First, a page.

@JAMWANDA2 ON SATURDAY- Global conflict: Armageddon or Felix Culpa?

01 Oct, 2022 - 00:10 0 Views
@JAMWANDA2 ON SATURDAY- Global conflict: Armageddon or Felix Culpa? Nelson Chamisa

The Herald

Born-Again Nelson?

I NOTICE Nelson Chamisa is trying to re-brand himself as a constructive opposition figure, constructive in the mould of his bete noire, Douglas Mwonzora. Daily News reports him as declaring that “dialogue is needed”, adding he is “putting all mechanisms to reach out to President Mnangagwa and all those who matter” on the issue of electoral reforms, “to say it is not a partisan issue, but a national one.”

Invoking the spirit and values of the Liberation Struggle, he further alludes to Political Dialogue, POLAD, and to “political negotiations [which have occurred] in the past”, while admitting, apparently without any tinge of personal culpability, that the goal of “nation building” has been elusive.

Style or sense, title or tale?

Here is one instance where manner proves more important than message, title and style more important than tale and sense. For he, for the first time, refers to his addressee as “President Mnangagwa”, a respectful appellation quite out of sync with his derisive language he was wont to use in the past.

President Mnangagwa launched the Political Actors Dialogue (POLAD) comprising no less than 17 political parties that contested the 2018 Presidential elections

He also, again for the first time, refers to POLAD by name, even with some measure of respect, including recognising its activities towards “nation building”!

The language of POLAD

The vocabulary is that of POLAD. All this comes hard on the heels of calls by church leaders for some kind of dialogue, as would underwrite a peaceful poll. It also comes against the backdrop of repeated rattling of the sabre by him, including claiming he is lobbying for multiple intrusions: by South Africa, SADC, AU and even the UN!

I will not refer to hyperboles of campaigning, including when he fancies himself already in the top chair of this Nation. That is normal in politics.

Baffled outsiders, indifferent insiders

A few political watchers would be perplexed. A good number have been caught unawares, and will read the piece with disbelief, regarding this latest turn of events as remarkably inconsistent with the persona of ebullient bellicosity Chamisa has always worn.

In that mental mould, they are forgiven for expecting either of the following in coming days: a press release from Mahere distancing Chamisa from the Daily News article; or further pronouncements reinforcing this volte face!

Fadzayi Mahere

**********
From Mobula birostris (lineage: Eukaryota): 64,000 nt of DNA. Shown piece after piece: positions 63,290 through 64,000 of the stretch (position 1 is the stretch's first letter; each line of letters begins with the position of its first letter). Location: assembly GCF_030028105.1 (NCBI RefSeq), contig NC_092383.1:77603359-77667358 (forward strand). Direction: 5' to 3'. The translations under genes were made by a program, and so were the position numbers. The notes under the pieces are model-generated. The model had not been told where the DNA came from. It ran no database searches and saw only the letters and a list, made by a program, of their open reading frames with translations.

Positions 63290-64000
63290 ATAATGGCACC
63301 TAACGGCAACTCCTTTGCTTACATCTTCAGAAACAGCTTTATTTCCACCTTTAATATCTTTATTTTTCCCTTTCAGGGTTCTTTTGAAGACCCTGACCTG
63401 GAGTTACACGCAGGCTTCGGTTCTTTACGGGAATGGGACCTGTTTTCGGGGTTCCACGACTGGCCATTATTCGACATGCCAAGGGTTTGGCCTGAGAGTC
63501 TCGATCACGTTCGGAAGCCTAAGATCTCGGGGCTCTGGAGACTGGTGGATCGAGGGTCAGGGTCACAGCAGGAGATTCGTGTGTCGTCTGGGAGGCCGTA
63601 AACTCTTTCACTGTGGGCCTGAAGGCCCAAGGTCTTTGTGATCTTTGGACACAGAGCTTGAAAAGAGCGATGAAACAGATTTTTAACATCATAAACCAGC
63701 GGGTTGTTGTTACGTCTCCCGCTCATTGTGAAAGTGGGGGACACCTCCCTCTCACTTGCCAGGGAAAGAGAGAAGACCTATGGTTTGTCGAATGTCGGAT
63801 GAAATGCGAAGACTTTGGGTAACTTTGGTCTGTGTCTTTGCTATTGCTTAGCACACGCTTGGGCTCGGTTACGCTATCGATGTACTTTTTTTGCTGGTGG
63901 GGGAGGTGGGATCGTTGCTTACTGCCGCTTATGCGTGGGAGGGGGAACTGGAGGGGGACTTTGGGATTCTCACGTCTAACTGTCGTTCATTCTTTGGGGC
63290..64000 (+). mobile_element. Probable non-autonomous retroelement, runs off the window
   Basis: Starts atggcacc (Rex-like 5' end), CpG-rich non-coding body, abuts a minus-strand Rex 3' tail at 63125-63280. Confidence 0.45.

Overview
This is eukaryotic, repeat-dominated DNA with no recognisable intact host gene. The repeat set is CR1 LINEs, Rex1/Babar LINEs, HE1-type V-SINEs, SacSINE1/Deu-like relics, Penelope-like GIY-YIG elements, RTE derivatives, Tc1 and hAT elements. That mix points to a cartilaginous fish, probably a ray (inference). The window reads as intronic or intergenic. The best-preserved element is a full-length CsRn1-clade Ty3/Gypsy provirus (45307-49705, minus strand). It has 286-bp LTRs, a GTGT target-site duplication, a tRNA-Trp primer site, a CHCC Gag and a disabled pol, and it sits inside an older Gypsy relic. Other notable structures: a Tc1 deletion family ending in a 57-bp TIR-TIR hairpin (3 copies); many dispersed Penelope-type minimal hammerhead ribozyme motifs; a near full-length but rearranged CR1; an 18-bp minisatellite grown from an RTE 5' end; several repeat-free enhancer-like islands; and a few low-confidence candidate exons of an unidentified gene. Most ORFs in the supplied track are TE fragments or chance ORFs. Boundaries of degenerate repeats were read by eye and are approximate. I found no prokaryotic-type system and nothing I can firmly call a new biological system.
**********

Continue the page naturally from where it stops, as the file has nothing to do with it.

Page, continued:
But watchers are precisely that: outsiders peeping in and piecing together shards and bits. Science tells us images seen through a pinhole camera are always inverted; those seen through lenses of binoculars appear, nearer, larger, than they really are.

But privileged insiders take a languid, unhurried gaze, even adding a telling smirk at the game playing yonder. About that let me not say more, lest I breach oaths I am sworn to.

Iconic issue of The Economist

The current issue of The Economist is rich and fraught. It deserves reading, and keeping in one’s collection. It is a real collector’s item, fit to pass as history’s first rough draft. Its focus is on the “global” energy crisis coming in the wake of the conflict in so-called Eastern Europe, which in reality is a NATO-Russia conflict.

Students of politics and history will remind us the name is very important, that just by a mere name, a rose can become a whole pumpkin; or be made to be the same or similar, even interchangeable. How we name historical occurrences, enables or disables our understanding and interpretation of phenomena. Let me illustrate.

Mis-naming history

In high school and even in universities, we are told and taught of two world wars: one between 1914 and 1918, itself the most callous and wasteful in terms of human toll; another between 1939 and 1945, itself begetting the current skewed world order we are a part of by sufferance.

We have accepted and grown inured to this narratology in order to pass examinations, themselves a way of rewarding and crowning cultivated conceptual and ideological imperfections of the world about us. It is the West’s own way of implanting and consolidating a world view.

The West, after all, is the World, is it not? It’s woes and wars are our woes and wars, and planetary because the rest of us are non-geographies, non-people, non-nations, non-races! Meaning what happens in the West, happens to the whole World, and for all peoples, great or small! So two world wars for this one world where we are non-persons!

Two Western civil wars

But here is another way of naming the same occurrences, seemingly iconoclastic yet a lot more plausible way, in my view. If you consider that combatants in both wars belonged to the same Hellenic-Roman-Byzantine Civilisation we now collectively call Western, both wars become schismatic!

Mere fratricidal civil wars within the same Civilisation, broadly speaking. The only combatant outside that common Civilisation was Japan.

But that doesn’t make Japan a sum-foster parent for the rest of world civilisations whose scions had nothing, absolutely nothing, to do with both wars. Here is one case where a mere rose — some little Western civil war — is renamed in order to look enormous, to leave us all in awe.

In order to turn western armed schisms into benchmarks for all wars, indeed landmarks and turning points for all humanity! I reject that terrible naming tradition, so full of sound and fury, yet signifying globalised lies. Back to The Economist.

Not a global energy crisis

The issue has an opinion-editorial, op-ed, titled “Boom Time in the Gulf”. The op-ed is about the energy crisis triggered by the latest Western civil war. You notice I don’t call it “global energy crisis”? Because it is not! How is Russia facing an energy crisis, when it is itself a key source and supplier of that energy?